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Thursday, July 25, 2019

Review: A Debutante in Disguise
Is there anything better than when a book comes along that restores your faith in a sub genre?  I love historical romance. I would dare to say it's my first love in the genre. But either I've changed or historical romance has changed (or both) and while I still enjoy historical romance, the ones I love seem to be fewer and farther between. Then along comes a book like A Debutante in Disguise by Eleanor Webster, a romance about an unconventional heroine, one ahead of her time, and it doesn't completely disregard the Regency era in which she's living in. 

Lettuce "Letty" Barton is living a double-life. Before his death, her father indulged her curious mind and interest in science. But then her father passed and her mother is much less indulgent. Letty's mother "married up" and has the same desire for her daughter.  So Letty is put into dresses with a proliferation of ruffles, told to not wear her spectacles, and for heaven's sake, talk about normal things like the weather and not cow pox!  Through a series of events, and with the aid of her brother's name and her sister-in-law's subterfuge, Letty attends and graduates medical school - disguised as a male, of course.  Women not being permitted to practice medicine at the time.  She now lives in the country, taking care of the ailments of the local (and poorer) population and delivering babies.  She lives in one cottage as Miss Barton, and the neighboring cottage is the home of the male, powdered wig wearing, "Dr. Hatfield."

Lord Anthony "Tony" Ashcroft is a younger son and having no interest in the clergy, decided on a military career.  When Napoleon happened, he joined the fight - along with his older brother and best friend.  Tony comes home, with a bullet lodged in his ribs and scars, his older brother and best friend do not.  When their father found out his oldest son and heir was dead?  He dropped dead of a heart attack.  And the best friend who died on the battlefield? Was married to Tony's sister, who only recently learned that she's pregnant.  Tony, drinking heavily as a coping mechanism, with a heaping amount of PTSD and survivor's guilt, agrees to go to his sister's country house where she can ride out the rest of her pregnancy.  But there are complications and the local doctor has to be called - the local doctor being "Dr. Hatfield."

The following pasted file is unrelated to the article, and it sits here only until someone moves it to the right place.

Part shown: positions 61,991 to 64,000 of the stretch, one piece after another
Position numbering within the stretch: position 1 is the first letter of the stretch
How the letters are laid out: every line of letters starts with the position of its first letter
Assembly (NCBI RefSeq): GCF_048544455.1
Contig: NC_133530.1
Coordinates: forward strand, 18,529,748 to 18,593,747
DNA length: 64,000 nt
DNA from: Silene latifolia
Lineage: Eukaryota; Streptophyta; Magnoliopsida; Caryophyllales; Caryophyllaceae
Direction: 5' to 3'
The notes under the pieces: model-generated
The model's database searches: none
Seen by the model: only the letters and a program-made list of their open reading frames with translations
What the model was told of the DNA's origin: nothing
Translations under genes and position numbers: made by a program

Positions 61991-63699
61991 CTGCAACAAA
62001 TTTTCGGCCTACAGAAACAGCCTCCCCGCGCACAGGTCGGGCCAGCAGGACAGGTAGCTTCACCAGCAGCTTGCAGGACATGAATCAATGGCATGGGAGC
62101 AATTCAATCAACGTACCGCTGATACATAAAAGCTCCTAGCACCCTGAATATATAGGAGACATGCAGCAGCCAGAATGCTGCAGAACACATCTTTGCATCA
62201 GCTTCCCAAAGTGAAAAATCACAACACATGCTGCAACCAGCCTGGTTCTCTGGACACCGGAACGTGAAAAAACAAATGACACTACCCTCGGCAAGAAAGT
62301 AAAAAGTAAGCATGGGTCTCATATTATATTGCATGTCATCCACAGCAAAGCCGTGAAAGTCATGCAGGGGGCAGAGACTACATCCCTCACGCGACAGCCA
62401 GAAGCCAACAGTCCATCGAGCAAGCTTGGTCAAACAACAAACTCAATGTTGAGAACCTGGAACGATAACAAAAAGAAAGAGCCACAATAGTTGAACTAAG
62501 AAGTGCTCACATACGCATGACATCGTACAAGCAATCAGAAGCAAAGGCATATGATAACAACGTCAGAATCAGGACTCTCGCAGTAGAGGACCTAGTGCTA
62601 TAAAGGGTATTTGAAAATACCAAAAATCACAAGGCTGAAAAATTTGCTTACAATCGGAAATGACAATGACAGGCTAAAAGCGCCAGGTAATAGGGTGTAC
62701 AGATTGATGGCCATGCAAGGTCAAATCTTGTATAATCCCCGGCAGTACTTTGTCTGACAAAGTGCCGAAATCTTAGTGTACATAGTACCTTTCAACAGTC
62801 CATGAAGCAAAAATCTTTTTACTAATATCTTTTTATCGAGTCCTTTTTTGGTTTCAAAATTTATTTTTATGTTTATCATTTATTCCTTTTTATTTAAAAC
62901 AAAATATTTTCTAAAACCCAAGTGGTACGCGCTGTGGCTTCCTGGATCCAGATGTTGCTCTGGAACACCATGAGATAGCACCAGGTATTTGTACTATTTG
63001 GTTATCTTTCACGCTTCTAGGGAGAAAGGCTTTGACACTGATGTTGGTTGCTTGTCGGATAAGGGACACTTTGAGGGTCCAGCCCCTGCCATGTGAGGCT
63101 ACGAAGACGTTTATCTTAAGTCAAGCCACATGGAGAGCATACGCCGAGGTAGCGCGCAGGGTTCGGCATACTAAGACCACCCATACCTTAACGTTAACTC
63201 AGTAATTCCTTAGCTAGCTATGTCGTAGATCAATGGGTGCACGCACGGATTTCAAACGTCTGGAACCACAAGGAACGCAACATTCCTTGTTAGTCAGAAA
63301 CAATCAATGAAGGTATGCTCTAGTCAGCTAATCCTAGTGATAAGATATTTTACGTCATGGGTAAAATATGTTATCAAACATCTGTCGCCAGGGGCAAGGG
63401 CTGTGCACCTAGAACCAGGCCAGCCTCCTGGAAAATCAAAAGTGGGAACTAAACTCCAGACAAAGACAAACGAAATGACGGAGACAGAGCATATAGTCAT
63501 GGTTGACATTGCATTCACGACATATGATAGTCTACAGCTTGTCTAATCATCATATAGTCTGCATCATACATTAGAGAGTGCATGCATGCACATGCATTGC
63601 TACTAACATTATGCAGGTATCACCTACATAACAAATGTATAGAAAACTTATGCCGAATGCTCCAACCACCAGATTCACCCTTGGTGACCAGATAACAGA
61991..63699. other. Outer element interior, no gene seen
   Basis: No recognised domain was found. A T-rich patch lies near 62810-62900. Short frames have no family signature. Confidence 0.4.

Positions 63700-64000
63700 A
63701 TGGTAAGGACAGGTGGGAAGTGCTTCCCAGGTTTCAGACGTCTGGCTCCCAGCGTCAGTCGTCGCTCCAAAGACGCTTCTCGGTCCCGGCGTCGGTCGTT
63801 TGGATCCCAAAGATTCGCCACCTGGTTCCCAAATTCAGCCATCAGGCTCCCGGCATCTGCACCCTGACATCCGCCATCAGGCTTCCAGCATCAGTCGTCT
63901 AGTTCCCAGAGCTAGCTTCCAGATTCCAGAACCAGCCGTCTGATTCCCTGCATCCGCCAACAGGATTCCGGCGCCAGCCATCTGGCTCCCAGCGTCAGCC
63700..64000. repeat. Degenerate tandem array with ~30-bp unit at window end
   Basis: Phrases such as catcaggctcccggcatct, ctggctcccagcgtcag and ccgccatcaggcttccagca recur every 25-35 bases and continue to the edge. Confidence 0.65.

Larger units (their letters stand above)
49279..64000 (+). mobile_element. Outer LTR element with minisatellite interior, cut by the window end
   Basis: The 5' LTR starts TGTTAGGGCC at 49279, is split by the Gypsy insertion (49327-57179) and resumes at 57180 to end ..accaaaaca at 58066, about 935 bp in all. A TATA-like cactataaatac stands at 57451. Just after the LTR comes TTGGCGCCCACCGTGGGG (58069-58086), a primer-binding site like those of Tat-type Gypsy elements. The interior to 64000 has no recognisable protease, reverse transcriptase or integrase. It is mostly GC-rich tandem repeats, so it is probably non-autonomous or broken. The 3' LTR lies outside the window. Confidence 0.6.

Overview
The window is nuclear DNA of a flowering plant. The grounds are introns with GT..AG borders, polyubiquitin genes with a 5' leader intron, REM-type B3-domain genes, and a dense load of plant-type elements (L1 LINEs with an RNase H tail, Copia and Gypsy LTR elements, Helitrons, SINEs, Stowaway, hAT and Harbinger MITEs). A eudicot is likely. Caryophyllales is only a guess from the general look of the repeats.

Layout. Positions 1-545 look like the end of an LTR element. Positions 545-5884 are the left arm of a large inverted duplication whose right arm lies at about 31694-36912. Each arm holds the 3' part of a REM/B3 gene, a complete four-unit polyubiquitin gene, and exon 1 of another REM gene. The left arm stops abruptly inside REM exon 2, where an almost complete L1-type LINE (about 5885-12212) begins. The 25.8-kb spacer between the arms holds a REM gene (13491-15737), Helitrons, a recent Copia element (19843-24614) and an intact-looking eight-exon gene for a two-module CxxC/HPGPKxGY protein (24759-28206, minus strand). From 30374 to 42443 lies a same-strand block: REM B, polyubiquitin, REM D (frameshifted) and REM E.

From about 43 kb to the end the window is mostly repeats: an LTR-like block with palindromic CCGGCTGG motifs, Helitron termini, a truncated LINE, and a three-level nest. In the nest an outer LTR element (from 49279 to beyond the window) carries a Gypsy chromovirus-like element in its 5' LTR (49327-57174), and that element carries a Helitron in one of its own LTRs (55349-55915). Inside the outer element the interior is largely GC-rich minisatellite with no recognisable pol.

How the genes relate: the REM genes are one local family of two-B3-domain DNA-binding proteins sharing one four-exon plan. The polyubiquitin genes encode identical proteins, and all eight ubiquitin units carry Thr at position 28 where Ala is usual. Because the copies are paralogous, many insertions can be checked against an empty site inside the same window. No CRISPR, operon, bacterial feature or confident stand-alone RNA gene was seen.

The complication is that years ago, before Tony went off to war, when he was a young, rascally playboy, met Letty at a house party.  She was hiding out in the library reading a medical text.  Their conversation is one neither of them has forgotten.  At first Tony has no inkling that Letty is the same person as "Dr. Hatfield," and naturally when he makes the discovery?  He thinks very differently of the woman he had pegged for being so honest and forthright. A woman who was making him feel something other than empty.

Letty is a marvelous heroine. A heroine with dreams and ambition hemmed in by what society deems is "acceptable" for a lady. When her Big Secret is revealed, Tony's reaction is very typical for what one would expect of men in this time period. "But WHY would you ever want to expose yourself to death and disease? WHY as a lady would you want to do such a thing?"  Frankly, he's a jackass when he finds out.  But half the joy in this romance is watching him come around.
But he could not limit her. He could not take her purpose, but must find his own. He had survived hell. For some reason, he’d lived. He had not asked for life and at times during his recovery he’d wished for death and still felt the heaviness of guilt that he could see and feel and breathe while others could not. He had lived. And he must ensure that he was worthy of this life.
Other conflict comes into play with Tony coming to terms with now being the heir (no longer the spare) and his fear over his sister's health, complicated pregnancy, and health of the unborn child.  Frankly it's a marvelous, grown-up, adult romance with tangible conflict. A heroine who is "unconventional" but does not disregard the societal mores that she is forced to operate in.  If her identity is exposed? Her dreams not only die but the scandal would be irreparable for not only her, but those closest to her.

Which begs the question, how does the author work in a happy ending without having the heroine give up her dreams?  Ah, dear reader, you'll just have to read the book to find out.  In short. I think the author does a marvelous job of it. Neither Letty or Tony give up anything - instead, they become partners.  And if that isn't romance, I'm not sure what is.

Final Grade = A


azteclady said...



Lori said...

Same! One-clicking asap.